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This Husband and Wife Teamed Up to Become Our First-Ever Joint Bad Bosses

For Justin Driskell and several of his co-workers, the construction site in Charlotte, N.C., seemed “hellish”: Working for Summit Contracting Group, Inc. under a tight deadline, their crew labored without safety equipment, put in exhausting hours, and suffered under a superintendent who drank at lunch and had fits of rage, Mr. Driskell testified in court proceedings.

After a run-in with the superintendent, Mr. Driskell complained about the man’s drinking to Summit’s chief executive, Marc Padgett; Mr. Driskell’s father Tom, who also worked for Summit, echoed his son’s safety concerns to both Mr. Padgett and his wife Nicole, the company’s top administrative officer, according to testimony.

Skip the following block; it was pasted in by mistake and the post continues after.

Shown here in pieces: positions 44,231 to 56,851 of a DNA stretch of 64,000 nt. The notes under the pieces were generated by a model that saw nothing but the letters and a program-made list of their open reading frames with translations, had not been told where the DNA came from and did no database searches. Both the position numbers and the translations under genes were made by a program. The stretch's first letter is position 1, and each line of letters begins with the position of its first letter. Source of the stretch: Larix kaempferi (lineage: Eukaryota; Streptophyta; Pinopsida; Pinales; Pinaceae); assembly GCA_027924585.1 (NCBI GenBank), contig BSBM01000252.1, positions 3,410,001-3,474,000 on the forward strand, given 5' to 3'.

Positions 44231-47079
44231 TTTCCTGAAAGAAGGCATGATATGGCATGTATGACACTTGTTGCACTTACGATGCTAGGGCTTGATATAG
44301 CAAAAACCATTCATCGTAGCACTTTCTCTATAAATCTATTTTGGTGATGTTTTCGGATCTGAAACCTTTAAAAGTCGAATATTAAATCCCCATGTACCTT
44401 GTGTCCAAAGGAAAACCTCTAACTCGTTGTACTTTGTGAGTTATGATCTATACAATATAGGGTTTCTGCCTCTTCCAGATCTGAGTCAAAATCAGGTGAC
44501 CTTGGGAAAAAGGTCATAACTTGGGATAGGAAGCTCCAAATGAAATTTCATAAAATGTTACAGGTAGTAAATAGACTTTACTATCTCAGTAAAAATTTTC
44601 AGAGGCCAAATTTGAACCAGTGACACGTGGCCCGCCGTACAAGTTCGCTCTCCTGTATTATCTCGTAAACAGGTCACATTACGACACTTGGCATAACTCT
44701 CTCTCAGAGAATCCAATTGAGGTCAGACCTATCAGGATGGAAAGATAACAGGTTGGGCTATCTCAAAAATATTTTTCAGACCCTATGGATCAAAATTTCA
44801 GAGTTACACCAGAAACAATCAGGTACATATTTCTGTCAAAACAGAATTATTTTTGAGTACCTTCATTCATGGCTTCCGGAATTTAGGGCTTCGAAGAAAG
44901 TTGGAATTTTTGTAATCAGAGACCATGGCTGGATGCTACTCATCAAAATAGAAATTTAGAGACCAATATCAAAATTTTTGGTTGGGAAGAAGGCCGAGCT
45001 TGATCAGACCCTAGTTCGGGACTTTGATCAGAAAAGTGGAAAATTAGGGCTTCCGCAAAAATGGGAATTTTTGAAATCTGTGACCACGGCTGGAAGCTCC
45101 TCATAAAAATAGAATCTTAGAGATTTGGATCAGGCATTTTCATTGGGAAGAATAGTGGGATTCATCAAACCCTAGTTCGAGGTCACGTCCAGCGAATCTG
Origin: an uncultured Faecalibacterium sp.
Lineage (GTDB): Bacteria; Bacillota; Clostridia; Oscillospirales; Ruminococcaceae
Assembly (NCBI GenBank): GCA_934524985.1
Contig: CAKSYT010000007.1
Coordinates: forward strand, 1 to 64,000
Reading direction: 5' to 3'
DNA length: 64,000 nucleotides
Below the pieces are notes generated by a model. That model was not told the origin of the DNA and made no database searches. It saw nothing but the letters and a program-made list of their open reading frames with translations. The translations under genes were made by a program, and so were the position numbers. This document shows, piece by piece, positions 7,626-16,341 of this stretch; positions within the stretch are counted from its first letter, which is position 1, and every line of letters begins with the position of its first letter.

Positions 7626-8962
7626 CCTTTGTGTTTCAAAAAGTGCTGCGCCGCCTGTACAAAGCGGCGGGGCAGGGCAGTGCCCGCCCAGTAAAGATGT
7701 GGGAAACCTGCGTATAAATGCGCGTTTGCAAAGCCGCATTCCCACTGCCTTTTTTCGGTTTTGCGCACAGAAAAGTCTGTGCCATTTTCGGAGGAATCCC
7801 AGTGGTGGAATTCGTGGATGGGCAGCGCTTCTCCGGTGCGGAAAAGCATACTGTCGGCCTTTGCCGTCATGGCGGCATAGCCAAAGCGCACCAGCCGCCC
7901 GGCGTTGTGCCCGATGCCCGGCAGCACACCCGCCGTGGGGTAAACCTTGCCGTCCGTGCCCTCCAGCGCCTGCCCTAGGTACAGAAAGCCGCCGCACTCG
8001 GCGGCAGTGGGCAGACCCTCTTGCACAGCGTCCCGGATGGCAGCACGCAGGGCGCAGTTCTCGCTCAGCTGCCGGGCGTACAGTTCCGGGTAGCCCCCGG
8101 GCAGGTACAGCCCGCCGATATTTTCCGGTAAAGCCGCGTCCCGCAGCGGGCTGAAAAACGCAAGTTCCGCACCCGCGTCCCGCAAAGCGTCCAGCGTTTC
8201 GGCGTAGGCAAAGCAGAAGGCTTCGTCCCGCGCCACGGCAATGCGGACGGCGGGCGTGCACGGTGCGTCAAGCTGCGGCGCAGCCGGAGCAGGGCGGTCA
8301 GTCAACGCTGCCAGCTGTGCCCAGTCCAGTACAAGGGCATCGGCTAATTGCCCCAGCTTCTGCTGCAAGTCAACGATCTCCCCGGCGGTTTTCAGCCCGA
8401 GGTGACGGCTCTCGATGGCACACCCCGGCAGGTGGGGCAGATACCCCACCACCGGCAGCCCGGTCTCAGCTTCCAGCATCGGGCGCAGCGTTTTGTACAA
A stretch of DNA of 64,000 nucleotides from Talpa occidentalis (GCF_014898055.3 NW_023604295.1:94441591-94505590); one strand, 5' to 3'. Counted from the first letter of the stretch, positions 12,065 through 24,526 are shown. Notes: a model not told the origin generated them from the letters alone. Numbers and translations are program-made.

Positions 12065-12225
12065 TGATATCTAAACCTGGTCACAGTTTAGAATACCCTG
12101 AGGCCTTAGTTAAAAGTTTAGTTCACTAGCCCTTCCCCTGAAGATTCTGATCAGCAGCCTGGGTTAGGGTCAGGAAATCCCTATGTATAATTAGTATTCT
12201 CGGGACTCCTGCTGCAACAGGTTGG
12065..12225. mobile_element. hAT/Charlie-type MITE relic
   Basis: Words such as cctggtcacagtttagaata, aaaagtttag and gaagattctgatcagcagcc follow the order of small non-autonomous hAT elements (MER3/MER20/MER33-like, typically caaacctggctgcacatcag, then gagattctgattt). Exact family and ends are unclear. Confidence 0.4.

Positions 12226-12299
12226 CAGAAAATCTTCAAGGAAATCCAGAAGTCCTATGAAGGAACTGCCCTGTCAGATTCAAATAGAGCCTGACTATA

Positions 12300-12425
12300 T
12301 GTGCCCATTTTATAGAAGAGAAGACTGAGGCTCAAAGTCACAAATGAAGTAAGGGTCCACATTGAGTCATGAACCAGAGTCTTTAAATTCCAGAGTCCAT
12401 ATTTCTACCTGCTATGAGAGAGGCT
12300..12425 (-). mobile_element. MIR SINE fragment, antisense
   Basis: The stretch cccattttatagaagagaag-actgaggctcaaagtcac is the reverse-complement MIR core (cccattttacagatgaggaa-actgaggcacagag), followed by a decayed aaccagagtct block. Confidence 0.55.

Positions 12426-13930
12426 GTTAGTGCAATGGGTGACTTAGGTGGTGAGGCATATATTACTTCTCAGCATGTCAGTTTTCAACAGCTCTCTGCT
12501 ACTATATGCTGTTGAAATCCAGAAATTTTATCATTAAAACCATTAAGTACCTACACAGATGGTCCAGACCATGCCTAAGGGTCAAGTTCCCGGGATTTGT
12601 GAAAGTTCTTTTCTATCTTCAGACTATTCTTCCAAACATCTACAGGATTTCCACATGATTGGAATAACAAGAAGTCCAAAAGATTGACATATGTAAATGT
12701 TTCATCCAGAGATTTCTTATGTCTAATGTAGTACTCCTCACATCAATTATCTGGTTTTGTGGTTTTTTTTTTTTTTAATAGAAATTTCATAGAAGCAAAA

The Padgetts, who live in Jacksonville, Fla., reacted curiously: They somehow figured that the Driskells might be plotting against Summit, Nicole Padgett testified.

Still, the couple agreed to send a senior employee to the work site to investigate. The employee testified that he took the superintendent out for lunch, bought him a beer, and later wrote Mr. Padgett an e-mail with his verdict: The younger Mr. Driskell just needed to “grow a pair of balls.”

Mr. Padgett replied that he agreed.

About a day later, Justin Driskell came across the superintendent after hours, drinking in a parking lot with a co-worker. The men talked, got into a shoving match — and then, according to the co-worker’s testimony, the supervisor punched Mr. Driskell, slammed him onto the concrete, and told him he was fired.

Mr. Driskell ended up in the emergency room.

The Padgetts’ response, according to testimony: They laughed off Mr. Driskell’s injuries; portrayed him as the aggressor, despite an eyewitness account to the contrary; refused to answer his calls about returning to work; “accepted” a resignation that Mr. Driskell said he never tendered; and awarded the violent superintendent a larger-than-expected bonus at the end of the project.